It’s the same with SEO copywriting. It’s something different as a writer, and every keyword phrase for a landing page is a mini-puzzle. It’s also rewarding to coach clients on how to utilize dedicated landing pages to achieve top search engine listings. I often give the example I first heard during my SEO training sessions so many moons ago: A psychotherapist in Los Angeles specializes in helping people quit smoking. He wants to be first in Google for the search term “quit smoking Los Angeles” … but he also would like to be first in the search engines for “couples therapy Los Angeles.” The best way to accomplish this is dedicated landing pages saturated in specific, targeted SEO keyword phrases, descriptions, etc.
We’ll have a number of announcements on expanded SEO copywriting and coaching services early in 2009.
Posted on | December 26, 2008 | No Comments
This is the first in a series of holiday-season posts describing professional goals and intentions for 2009:
Next Level: Better Credit Card Processing
It became clear during the fourth quarter of 2008 that my clients (and potential clients) would benefit from a full range of merchant services. In response, we’ve added virtual terminal processing for all major credit cards (Visa, MasterCard, American Express and Discover). We’ve also added an extra fax line to facilitate the transfer of project documents and contracts.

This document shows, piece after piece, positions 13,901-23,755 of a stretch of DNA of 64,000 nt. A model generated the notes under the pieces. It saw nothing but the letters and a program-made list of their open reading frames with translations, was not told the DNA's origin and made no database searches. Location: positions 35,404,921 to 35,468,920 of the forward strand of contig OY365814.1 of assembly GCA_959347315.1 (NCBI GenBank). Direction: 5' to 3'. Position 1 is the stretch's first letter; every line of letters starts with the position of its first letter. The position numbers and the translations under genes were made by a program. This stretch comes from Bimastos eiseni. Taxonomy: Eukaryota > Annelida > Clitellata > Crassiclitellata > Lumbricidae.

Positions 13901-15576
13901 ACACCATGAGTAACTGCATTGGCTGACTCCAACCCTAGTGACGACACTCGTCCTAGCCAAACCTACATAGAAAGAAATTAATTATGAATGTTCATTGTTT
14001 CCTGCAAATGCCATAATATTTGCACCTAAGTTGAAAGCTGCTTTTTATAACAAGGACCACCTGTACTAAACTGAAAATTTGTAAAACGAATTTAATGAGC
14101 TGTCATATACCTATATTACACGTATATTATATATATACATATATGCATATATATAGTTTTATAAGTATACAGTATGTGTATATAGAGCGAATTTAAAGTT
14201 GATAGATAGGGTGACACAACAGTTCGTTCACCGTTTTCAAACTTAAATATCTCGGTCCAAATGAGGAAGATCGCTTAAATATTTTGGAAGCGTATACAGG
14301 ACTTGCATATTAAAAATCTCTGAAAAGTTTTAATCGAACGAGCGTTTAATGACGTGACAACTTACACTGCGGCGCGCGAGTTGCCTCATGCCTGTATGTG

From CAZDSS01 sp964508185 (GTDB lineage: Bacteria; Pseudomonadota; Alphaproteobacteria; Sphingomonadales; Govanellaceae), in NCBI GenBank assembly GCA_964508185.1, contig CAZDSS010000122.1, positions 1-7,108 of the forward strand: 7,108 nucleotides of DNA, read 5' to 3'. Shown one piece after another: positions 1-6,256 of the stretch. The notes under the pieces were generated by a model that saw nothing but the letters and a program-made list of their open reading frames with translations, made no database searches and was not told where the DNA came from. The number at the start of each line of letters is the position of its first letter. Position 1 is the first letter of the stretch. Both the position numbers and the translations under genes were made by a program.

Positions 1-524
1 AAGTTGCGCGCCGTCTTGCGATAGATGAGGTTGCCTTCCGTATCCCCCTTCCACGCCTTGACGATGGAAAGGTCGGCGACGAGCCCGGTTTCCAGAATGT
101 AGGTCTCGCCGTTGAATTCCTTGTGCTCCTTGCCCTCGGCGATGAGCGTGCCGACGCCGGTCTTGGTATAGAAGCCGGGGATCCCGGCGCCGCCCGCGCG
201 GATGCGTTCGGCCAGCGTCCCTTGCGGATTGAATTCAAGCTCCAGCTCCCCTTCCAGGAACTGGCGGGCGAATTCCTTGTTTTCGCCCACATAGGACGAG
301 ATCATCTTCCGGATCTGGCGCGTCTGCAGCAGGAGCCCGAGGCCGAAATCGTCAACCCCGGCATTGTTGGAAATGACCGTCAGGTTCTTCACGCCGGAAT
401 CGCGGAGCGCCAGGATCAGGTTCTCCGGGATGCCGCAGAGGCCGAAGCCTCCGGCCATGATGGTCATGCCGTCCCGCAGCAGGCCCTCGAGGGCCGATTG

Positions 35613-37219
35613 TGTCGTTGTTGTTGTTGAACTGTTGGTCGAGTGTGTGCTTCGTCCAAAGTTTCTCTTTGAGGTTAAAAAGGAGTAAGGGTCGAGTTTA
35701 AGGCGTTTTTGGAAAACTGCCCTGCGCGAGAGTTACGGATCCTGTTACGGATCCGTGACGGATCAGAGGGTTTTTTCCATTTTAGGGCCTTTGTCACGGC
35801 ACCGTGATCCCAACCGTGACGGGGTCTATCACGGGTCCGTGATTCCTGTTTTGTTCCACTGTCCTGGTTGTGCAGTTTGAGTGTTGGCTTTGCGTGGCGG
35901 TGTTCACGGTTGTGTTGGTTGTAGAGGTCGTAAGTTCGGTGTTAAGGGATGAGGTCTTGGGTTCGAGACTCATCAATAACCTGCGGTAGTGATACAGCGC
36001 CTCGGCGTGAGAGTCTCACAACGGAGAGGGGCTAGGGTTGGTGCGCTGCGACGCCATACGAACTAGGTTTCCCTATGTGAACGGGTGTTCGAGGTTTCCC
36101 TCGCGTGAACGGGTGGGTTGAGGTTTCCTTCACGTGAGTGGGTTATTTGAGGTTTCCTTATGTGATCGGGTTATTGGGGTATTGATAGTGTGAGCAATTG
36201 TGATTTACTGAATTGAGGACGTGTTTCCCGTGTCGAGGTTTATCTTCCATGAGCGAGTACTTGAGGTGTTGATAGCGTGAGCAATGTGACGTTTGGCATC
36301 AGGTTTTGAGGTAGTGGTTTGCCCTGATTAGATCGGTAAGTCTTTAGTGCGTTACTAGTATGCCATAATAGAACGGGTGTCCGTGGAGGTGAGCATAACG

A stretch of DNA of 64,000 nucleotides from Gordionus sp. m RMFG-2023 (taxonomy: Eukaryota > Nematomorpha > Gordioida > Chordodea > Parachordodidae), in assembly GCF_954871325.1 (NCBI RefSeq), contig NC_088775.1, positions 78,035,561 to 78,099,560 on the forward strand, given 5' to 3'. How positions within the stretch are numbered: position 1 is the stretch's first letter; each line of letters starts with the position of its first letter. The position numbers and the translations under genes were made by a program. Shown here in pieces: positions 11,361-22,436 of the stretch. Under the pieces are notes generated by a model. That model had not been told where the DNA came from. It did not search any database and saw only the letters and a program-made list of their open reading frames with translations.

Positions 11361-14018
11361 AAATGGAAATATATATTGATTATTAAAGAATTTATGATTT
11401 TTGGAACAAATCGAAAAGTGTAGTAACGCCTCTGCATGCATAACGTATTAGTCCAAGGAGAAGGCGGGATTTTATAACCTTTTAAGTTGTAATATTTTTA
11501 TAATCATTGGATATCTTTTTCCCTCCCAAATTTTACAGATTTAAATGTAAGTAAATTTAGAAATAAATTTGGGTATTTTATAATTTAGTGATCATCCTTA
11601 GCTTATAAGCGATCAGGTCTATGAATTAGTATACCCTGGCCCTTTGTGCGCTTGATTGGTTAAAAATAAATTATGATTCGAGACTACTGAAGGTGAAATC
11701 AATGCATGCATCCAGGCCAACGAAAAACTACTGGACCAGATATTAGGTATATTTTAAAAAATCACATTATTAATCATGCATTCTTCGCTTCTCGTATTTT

The spectrum of credit card processing is especially useful for the business blog clients who hire us for an “effortless” experience: We worry about the intentional blog copywriting, the technical administration/ troubleshooting and setting up a monthly recurring credit card charge. All the client has to do is talk to me once a month on the phone to generate all the material I’ll need for compelling and useful business blog posts.
Next Level: Time to ‘Tweet’
When clients (or my mom) want to know how I’m spending my time and energy, they can now follow my activities on Twitter. I tell my clients that it certainly can’t hurt for their prospects to see how busy they are via
Twitter. And I just read an insightful e-newsletter that suggested we all utilize Twitter to follow those successful people in our field (or beyond) whom we admire. This notion immediately “clicked” with me because I’m a firm believer in emulating the positive behaviors and choices of those who are where you want to be.